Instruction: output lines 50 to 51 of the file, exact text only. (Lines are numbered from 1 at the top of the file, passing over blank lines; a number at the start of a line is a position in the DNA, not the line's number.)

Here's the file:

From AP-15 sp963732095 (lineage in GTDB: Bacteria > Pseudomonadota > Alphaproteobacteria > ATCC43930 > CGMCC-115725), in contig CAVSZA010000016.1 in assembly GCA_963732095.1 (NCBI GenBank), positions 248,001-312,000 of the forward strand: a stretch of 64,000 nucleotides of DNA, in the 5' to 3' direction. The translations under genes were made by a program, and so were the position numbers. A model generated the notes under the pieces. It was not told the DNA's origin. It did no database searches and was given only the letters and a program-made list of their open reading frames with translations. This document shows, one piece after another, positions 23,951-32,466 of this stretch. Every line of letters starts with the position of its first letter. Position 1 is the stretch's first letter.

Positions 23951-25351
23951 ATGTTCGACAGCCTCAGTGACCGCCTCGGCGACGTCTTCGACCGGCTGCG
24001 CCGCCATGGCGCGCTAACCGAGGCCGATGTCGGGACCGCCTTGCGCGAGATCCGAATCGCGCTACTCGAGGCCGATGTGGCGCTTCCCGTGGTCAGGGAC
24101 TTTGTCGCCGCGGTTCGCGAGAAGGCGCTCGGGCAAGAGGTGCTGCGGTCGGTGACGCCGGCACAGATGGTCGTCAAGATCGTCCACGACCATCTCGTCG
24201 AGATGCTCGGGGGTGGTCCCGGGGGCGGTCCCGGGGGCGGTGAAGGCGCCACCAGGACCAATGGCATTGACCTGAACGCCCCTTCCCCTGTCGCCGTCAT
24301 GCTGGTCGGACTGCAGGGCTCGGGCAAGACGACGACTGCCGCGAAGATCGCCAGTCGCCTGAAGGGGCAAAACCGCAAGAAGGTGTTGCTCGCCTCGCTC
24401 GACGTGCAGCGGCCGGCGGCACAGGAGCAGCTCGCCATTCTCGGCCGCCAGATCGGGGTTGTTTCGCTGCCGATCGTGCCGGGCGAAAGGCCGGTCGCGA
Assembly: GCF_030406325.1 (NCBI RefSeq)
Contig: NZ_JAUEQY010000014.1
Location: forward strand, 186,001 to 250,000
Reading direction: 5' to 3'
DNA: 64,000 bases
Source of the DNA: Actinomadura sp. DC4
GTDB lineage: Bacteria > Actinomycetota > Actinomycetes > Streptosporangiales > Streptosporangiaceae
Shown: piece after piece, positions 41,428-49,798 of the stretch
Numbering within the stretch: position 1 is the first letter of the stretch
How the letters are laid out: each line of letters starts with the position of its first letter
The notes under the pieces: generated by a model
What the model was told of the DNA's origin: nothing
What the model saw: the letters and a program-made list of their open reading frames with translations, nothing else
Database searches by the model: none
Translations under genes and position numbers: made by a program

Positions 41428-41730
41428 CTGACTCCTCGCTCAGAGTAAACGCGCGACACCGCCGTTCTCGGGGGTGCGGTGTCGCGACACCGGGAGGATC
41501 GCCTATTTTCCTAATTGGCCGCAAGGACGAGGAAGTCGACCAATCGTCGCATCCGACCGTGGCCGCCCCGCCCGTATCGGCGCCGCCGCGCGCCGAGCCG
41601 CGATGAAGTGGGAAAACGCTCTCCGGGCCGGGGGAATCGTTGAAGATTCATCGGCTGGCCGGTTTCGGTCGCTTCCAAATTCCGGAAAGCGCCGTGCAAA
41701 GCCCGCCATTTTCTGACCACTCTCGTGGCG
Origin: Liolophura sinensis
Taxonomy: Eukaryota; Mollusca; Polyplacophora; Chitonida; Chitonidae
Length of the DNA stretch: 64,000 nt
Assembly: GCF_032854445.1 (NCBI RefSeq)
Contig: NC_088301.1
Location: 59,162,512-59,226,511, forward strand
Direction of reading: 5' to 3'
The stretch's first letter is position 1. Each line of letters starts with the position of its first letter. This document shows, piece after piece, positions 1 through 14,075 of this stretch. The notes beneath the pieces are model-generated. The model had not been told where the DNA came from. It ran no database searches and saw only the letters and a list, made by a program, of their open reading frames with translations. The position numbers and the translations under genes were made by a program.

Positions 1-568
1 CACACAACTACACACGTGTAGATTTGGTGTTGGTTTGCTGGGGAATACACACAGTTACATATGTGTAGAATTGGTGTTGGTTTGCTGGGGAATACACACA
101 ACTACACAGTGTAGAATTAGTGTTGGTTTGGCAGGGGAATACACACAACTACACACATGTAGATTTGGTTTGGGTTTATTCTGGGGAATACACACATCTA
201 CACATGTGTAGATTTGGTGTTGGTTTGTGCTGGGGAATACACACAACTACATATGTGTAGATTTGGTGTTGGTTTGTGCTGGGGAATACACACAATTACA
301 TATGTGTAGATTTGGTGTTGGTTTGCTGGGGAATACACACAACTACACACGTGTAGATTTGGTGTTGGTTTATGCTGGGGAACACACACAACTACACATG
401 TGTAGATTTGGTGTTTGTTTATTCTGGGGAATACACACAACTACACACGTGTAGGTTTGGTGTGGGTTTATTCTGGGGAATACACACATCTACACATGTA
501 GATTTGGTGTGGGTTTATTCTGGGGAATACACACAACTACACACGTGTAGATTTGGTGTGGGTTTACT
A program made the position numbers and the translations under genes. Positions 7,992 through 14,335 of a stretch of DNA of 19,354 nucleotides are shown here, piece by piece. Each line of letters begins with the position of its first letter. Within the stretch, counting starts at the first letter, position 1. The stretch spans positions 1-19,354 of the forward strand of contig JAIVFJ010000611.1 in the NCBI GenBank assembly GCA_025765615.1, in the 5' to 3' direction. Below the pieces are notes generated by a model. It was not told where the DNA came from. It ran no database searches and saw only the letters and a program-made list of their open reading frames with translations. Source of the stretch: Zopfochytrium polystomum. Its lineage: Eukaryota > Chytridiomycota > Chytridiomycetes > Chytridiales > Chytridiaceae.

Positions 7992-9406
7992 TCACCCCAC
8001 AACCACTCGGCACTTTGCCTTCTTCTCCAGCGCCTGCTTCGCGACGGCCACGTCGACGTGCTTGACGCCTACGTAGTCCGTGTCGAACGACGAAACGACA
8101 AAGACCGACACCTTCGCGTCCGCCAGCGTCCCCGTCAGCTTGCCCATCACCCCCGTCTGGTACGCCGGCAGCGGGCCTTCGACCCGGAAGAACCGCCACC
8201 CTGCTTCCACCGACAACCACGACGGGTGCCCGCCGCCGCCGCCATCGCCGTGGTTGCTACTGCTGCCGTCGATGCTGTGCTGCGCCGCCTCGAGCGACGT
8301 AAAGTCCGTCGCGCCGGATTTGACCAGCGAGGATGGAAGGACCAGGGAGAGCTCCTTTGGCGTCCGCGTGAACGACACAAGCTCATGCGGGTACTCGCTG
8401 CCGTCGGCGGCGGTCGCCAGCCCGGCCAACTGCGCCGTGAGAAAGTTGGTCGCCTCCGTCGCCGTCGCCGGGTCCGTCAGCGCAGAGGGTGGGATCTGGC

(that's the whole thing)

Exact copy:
8301 AAAGTCCGTCGCGCCGGATTTGACCAGCGAGGATGGAAGGACCAGGGAGAGCTCCTTTGGCGTCCGCGTGAACGACACAAGCTCATGCGGGTACTCGCTG
8401 CCGTCGGCGGCGGTCGCCAGCCCGGCCAACTGCGCCGTGAGAAAGTTGGTCGCCTCCGTCGCCGTCGCCGGGTCCGTCAGCGCAGAGGGTGGGATCTGGC